Alinacitta Jataka (#156)

temple painting of Alinacitta Jataka

The Bodhisatta was once a king. Before this lifetime began, an elephant living free in the forest got a large splinter in his foot. The wound got infected and caused him great pain, so he limped into a logging camp inhabited by a group of carpenters who cut and shaped the wood that they would later use for building houses. The injured elephant lay down and the men saw the swollen foot, pulled out the splinter, and cleaned the wound. Soon after, the elephant was healed. The elephant was so grateful to them for saving his life that he stayed at the camp to work for the carpenters: pulling trees, rolling logs, and fetching tools. In return, the carpenters treated the elephant well, sharing their food with him at mealtime.

When this elephant reached old age, he brought his son, a magnificent white elephant, to the camp to replace him so he himself could retire. The son got along with the carpenters and their families just as well as his father. Being a noble creature, this young elephant never defecated in the river. But, after a flood, some of his dried dung washed into the water and floated down to the capital city where it got stuck in a bush. The king’s mahouts had brought five hundred elephants down to the river to bathe, but before they even got in the water they smelled the noble dung and ran off. The mahouts figured there must be something in the river causing this behavior, and after searching, they found the dung. They mixed it with water in a jar and sprinkled some on each of their elephants, who after getting a splash immediately went down and got in the river as usual.

The mahouts reported this to the king and advised him to go upriver and get this noble elephant. He took their advice, and the carpenters agreed to give the white elephant to the king, but he wouldn’t budge until the carpenters were fairly compensated. The king gave them six hundred thousand coins, but the elephant insisted they deserved more, so the king added a set of clothes for each man, woman, and child there. Finally satisfied, he said goodbye to his friends and left.

The king led his new state elephant on a solemn procession around the city, then took him to his fully decked-out stable. The king treated the elephant like a friend and an equal, and soon, blessed by his arrival, the king became ruler over the whole of India.

It was at this glorious time that the Bodhisatta was conceived. Shortly before the queen gave birth, the king died. Not wanting the elephant to be upset, nobody told him. Soon after, a neighboring king took advantage of the disarray and besieged the city. A message was sent telling the invading king that if their own queen’s baby was a girl, they would surrender, and if it was a boy, they would fight. The king agreed to their request to wait a week before attacking. Seven days later, the Bodhisatta was born and the battle began. The city’s defenders fought hard, but without a leader they did not fare well. The royal advisors told the queen that defeat seemed inevitable and suggested they tell the elephant about the current situation.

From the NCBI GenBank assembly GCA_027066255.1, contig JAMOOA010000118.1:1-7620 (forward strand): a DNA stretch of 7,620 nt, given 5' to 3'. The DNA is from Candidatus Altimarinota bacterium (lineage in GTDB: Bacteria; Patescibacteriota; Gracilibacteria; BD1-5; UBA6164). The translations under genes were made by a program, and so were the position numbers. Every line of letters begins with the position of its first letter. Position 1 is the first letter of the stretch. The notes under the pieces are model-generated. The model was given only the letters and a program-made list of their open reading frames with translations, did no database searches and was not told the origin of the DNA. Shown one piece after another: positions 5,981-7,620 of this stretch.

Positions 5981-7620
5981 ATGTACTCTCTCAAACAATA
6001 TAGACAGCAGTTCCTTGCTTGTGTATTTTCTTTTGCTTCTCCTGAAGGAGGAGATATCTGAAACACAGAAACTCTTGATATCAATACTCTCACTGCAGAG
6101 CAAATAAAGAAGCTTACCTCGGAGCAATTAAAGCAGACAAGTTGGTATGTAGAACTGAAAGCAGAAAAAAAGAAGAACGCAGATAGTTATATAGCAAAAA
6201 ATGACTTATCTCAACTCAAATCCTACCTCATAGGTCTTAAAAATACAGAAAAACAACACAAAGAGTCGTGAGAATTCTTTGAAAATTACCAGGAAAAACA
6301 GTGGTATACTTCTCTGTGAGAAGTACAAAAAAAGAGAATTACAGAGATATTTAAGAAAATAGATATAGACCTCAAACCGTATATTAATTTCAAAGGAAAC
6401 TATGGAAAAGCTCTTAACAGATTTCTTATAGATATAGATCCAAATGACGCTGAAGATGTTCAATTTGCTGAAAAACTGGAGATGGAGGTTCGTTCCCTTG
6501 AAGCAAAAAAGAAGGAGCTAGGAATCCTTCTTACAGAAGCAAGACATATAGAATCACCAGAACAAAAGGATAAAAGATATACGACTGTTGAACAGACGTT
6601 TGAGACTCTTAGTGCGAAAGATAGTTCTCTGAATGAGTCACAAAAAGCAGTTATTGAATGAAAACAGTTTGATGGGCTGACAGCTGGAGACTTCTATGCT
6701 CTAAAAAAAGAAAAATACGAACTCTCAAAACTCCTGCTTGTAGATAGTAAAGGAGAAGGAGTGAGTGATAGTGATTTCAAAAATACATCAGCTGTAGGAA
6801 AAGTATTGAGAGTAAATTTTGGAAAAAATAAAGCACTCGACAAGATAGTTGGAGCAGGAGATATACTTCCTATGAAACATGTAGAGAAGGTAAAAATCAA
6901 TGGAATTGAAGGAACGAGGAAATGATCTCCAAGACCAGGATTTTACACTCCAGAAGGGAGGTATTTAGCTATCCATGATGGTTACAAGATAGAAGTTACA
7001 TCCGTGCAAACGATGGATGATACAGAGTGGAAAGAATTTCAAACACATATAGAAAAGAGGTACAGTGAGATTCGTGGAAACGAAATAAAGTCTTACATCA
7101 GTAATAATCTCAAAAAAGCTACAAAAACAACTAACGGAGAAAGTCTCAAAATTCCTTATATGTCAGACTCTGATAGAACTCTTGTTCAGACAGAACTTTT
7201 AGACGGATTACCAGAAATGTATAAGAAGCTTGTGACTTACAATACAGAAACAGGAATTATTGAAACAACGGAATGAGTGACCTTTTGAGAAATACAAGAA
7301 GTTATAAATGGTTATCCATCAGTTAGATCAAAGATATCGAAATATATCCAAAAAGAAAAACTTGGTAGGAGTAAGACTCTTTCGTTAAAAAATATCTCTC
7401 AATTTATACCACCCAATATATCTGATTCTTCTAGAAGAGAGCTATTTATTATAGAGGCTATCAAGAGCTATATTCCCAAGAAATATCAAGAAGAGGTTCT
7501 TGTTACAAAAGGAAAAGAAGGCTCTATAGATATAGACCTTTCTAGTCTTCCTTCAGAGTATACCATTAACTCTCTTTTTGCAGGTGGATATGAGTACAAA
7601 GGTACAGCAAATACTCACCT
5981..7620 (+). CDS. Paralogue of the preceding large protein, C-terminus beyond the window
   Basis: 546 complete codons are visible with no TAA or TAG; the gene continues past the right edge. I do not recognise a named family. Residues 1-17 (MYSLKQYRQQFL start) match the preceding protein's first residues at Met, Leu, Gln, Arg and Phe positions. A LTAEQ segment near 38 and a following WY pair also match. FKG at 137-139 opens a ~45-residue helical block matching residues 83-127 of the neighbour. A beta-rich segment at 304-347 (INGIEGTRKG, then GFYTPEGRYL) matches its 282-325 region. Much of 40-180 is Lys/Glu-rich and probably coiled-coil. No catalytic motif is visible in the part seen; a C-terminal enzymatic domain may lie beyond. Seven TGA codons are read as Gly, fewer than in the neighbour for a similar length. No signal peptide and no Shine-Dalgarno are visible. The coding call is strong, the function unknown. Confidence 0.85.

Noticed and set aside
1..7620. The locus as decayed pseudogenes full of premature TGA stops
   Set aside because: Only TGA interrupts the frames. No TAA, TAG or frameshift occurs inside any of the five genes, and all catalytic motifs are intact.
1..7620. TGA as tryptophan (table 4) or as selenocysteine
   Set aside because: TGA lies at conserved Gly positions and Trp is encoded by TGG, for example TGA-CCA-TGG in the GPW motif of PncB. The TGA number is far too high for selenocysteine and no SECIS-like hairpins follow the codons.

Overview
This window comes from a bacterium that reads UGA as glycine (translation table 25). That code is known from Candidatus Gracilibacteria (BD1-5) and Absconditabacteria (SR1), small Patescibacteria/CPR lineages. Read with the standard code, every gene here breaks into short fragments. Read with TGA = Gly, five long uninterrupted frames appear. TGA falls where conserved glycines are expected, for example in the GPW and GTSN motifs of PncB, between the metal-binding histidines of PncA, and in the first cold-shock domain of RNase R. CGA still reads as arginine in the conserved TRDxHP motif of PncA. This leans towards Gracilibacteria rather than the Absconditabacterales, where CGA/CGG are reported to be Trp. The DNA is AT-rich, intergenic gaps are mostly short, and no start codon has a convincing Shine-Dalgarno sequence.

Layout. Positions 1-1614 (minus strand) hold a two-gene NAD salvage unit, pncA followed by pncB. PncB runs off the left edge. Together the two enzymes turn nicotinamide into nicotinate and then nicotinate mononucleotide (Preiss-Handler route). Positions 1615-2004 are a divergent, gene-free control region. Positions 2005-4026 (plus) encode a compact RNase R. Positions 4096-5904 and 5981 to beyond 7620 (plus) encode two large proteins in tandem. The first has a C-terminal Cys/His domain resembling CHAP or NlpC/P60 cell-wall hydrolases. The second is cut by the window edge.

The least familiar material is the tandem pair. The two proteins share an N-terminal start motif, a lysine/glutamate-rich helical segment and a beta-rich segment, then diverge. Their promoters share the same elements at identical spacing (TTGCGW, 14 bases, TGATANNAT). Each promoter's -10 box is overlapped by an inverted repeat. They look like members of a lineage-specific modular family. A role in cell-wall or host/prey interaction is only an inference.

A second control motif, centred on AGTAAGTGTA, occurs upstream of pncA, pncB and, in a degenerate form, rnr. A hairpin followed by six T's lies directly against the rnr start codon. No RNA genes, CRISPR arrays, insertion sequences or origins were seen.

The queen agreed, and she took the baby Bodhisatta along with her when she and the men of the royal court went to the elephant’s stable. There she laid the Bodhisatta at his feet and told him about the king’s death, his son’s birth, and the kingdom’s looming defeat, ending with, “Either kill the boy yourself, or win the kingdom back for him!” The elephant, moaning with grief, picked up the Bodhisatta with his trunk, raised him over his head, laid him in the queen’s arms, and vowed victory.

The elephant was fitted with armor and led out the city gate where he trumpeted majestically, scaring the invading army into retreat and saving the kingdom. He chased after the rival king and carried him by his topknot back to the palace, dropping him in front of the Bodhisatta.

Some men moved in to kill this king, but the elephant stopped them, saying he was going to grant a pardon. But before he let the king walk away, the elephant warned him that though their prince was young, the kingdom was strong, and underestimating them again would be a grave mistake. The Bodhisatta was crowned king at age seven, and not a single foe could defeat him during his entire reign.

In the Lifetime of the Buddha

One of the Buddha’s disciples spent a rainy season in the forest. He built a leaf hut and eagerly began to meditate. But after three months he had no success reaching insight, so he quit trying and returned to the monastery, content to progress no further than the moderate level of understanding he had already achieved. The white elephant was an earlier birth of this quitter disciple, and when the Buddha learned that he had given up on the quest for salvation, he told him this story of his successful past life to motivate him to not quit in this one.

The queen and the white elephant’s father were earlier births of the Buddha’s birth mother and Sariputta, one of the Buddha’s top disciples.

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